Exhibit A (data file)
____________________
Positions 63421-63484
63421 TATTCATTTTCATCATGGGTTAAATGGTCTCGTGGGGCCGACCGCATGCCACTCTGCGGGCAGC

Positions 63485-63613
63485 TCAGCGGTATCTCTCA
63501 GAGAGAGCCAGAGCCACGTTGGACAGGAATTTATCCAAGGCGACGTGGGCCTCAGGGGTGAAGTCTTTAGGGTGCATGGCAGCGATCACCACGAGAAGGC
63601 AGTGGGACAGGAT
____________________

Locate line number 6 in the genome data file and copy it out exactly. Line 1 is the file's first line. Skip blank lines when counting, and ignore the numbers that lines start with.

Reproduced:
63601 AGTGGGACAGGAT